Modern languages doctoral student Nicolò Crisafi was awarded the 2017 Senior Paget Toynbee Prize for his essay 'Riscattare la totalità dell'esperienza amorosa' nella settima cornice del Purgatorio’, focusing an episode in Dante’s Purgatorio.
The prize is awarded annually to the best 2 essays written by Oxford University graduate students on the works of the poet Dante Alighieri (1265-1321), Old French Language and Literature or Old Provençal Language and Literature. It is named after the Dante scholar Paget Toynbee, and worth £1,000.
For his winning essay, Nicolò focused on an episode of Purgatorio written by Dante “The essay looks at the terrace of purgatory where the pilgrim meets the souls of the lustful, whose destiny it is to leave earthly habits and attachments behind on their journey to heaven. I argue that the figurative language of the canto often resists this moral reading. Time and time again, the text emphasises not the spiritual connotations of words and metaphors, but the concrete meaning they have on earth. In the language of these canti, love, the body, and one’s past are not left behind and erased, but vindicated.”
Nicolò is no stranger to the ‘bella lingua’ and the works of Dante, as he is on the last year of his DPhil studying the poet, especially his Commedia. “My thesis takes as its starting point what I call ‘Dante’s masterplot’. The masterplot is the grand narrative through which Dante, at various stages of his life and literary career, rewrites his past experiences from a new perspective. I am interested in the ways in which the poem departs from this retrospective narrative, and opens up to alternative modes of storytelling, through paradoxes, detours and an anxiety about the future.”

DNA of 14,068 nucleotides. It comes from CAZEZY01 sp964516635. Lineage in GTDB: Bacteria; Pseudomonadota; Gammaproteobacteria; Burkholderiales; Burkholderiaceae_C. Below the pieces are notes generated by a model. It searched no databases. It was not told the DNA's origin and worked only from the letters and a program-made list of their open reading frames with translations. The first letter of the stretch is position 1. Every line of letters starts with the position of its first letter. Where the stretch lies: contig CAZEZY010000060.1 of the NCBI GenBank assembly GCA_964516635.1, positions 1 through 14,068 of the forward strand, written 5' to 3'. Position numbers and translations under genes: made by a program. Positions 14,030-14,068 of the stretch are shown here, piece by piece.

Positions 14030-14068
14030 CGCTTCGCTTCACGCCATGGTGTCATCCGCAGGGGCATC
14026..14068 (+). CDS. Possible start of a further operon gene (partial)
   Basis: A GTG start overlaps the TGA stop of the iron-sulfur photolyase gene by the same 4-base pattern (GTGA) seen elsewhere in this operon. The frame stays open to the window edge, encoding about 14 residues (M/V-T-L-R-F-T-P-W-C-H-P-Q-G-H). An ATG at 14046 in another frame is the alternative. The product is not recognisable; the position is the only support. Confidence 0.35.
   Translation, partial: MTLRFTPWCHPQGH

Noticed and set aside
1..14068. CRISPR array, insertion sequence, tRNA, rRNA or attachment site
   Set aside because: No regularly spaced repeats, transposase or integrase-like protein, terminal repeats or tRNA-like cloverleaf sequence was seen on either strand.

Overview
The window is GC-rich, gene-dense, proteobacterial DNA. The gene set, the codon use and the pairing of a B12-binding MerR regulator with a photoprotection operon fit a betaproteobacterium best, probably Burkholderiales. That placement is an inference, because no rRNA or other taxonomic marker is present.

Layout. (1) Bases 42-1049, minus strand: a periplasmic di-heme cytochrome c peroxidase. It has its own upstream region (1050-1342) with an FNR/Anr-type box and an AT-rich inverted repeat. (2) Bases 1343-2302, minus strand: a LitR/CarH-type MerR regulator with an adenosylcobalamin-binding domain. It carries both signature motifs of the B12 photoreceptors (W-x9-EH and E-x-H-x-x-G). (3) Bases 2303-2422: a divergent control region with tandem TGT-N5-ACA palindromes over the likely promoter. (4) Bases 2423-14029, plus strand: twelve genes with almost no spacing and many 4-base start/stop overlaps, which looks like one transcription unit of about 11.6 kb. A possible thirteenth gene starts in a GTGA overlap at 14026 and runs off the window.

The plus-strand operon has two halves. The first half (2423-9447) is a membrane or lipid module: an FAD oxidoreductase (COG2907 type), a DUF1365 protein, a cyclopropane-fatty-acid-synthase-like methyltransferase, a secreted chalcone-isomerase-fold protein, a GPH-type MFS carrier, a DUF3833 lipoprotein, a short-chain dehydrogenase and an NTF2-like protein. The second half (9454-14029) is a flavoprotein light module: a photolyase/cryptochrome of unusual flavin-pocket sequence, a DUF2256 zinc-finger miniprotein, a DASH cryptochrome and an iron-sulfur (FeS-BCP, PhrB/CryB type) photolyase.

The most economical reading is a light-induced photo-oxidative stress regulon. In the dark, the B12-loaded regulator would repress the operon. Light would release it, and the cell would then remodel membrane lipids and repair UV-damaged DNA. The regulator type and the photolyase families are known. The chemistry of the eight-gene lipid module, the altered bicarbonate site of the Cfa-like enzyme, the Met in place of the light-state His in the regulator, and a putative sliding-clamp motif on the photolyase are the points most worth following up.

After his DPhil at LMH, Nicolò hopes to continue to teach and research literature, a topic that the public should not underestimate: “The way one uses words and tells stories has the power of shaping the way a person thinks of the world, of truth, of others. As a reader and scholar, I try to appreciate and interrogate how texts exercise this power. The questions I ask in my research deal with the same issues that are at the forefront of the debates we are having today on truth and fiction, conflicting narratives, authority and authoritarianism, so-called alternative facts, and their relation to emotion. Being a more critical reader can be a key quality in navigating the contemporary world.”
Nicolò’s essay can be read here (in Italian). Photo on the right shows Nicolò presenting his thesis work at the annual LMH Research Fair, which took place last May.